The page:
Microservices are great! Or, at least that’s what the internet keeps telling me. There are a lot of upsides, but there are more than a few challenges too.
For example, microservices are a polyglot’s dream. Have a Rails app and a use case where Ruby seems a bit too slow? No problem, microservices and Go are a good starting point.
As you might imagine, it’s a nightmare keeping track of style guides and best practices on a per service basis. If only there were a tool to help manage this mess. Oh, hey there pre-commit!
What is pre-commit?
Pre-commit is an easy way to force linters and style checkers to run locally, on every commit.
Pre-commit handles that mess. Checks happen on a dev’s local. Now, code reviews can focus on what’s really important: new code!
How to get started
So, want to get started with pre-commit? Cool, it’s easy. Assuming you already have Python installed, start with:
Next, pick a repo and a code checking tool. As an example, I’ve been following the tutorials for setting up a server in hapi + Node.js. I’m calling my project ‘skillet’. Let’s see what adding pre-commit looks like there.
Now I just need to tell git to love pre-commit. All great romance begins with an introduction:
The final step is listing my hooks in a
.pre-commit-config.yaml file. This looks something like:
There three basic parts here. The first is a link to a config git repo. This
repo tells pre-commit which files to run the checker against, and which version of the checker to use. A full list of already working repos can be found here.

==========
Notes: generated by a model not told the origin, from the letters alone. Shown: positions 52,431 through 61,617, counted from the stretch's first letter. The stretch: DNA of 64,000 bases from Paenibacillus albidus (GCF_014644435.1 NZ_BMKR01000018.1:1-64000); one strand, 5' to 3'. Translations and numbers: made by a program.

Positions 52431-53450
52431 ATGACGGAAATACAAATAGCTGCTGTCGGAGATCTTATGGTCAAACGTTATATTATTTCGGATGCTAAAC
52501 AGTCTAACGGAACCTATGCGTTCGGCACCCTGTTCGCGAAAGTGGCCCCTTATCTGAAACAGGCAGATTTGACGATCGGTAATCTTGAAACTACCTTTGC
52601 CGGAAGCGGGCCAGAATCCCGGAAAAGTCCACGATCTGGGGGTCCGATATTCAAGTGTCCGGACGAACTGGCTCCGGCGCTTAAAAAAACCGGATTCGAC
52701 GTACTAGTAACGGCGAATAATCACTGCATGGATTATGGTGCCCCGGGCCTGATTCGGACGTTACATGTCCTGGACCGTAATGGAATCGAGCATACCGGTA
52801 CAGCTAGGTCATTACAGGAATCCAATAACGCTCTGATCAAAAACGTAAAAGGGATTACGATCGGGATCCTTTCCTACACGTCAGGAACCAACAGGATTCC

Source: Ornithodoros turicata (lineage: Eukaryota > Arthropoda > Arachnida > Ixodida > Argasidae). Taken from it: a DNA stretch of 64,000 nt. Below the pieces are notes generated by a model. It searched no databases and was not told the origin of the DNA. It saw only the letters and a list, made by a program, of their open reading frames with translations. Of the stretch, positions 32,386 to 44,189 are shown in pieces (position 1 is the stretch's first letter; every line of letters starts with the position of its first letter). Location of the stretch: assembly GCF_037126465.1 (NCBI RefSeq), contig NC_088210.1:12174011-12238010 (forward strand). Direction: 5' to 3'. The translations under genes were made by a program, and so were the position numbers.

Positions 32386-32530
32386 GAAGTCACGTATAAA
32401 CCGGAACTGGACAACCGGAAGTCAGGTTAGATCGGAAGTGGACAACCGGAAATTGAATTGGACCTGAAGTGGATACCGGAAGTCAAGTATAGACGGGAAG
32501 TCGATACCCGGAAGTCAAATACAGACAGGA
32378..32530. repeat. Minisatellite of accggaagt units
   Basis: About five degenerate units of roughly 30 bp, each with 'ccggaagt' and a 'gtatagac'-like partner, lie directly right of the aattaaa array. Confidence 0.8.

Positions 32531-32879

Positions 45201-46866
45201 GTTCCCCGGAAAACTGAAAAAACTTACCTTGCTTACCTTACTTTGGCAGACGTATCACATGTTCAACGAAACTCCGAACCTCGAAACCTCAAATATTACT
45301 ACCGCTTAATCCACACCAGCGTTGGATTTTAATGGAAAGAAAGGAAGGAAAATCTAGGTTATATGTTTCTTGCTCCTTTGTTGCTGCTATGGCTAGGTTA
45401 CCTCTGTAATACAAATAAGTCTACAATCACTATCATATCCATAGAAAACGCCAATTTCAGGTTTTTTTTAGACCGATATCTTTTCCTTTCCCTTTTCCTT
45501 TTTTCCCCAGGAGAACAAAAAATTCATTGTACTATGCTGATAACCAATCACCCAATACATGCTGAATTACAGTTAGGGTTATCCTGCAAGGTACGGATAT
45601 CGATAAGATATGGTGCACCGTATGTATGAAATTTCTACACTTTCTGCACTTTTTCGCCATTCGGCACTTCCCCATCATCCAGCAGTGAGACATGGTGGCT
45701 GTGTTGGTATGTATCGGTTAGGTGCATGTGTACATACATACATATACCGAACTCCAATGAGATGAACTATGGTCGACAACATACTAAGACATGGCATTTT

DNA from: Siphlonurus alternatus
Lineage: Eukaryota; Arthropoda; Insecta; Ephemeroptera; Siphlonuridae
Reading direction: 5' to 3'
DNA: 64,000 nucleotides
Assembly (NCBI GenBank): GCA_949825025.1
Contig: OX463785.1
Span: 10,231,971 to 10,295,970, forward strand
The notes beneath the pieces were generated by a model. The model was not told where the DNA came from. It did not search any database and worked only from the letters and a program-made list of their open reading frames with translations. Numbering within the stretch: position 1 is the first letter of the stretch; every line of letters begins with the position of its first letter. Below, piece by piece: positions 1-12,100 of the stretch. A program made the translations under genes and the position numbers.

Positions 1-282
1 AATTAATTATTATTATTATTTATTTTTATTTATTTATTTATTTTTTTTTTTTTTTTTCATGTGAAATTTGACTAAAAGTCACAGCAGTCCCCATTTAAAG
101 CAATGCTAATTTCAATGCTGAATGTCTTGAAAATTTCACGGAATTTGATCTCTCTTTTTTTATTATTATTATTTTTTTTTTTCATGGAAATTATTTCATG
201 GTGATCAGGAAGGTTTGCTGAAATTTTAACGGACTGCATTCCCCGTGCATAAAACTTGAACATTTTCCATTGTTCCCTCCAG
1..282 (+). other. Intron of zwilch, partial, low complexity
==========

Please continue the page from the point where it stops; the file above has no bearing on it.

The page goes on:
sha is the version of the repo to target. If you’re pointing at a Github repo, you can find your sha under commits.
id should match the id in the config repo’s hooks.yaml:
Cool! Let’s make sure pre-commit works by making an illegal change. In my case, I like two space tab substitution and npm style line endings (no semicolons!).
“I’m a loner Dottie: a rebel.“
Easy! Now when other folks download my repo, they’ll pre-commit install and then boom! Simple style checking, linting, and etc. If some savage tries to terminate with semicolons or use 4-space tabs, pre-commit will stop ‘em dead.
Who uses pre-commit?
Ken Struys, a Yelp engineer, introduced me to pre-commit. Ken and co originally built it as a way to bring sanity back to their code review process.
They’re recent converts to the microservices way of thinking. They felt pain around code checking and style guides, but didn’t see any simple solutions. Pre-commit emerged as a way for them to scratch their own itch. It’s used daily by the Yelp team there, and actively maintained.
So, no excuses. Give it a try!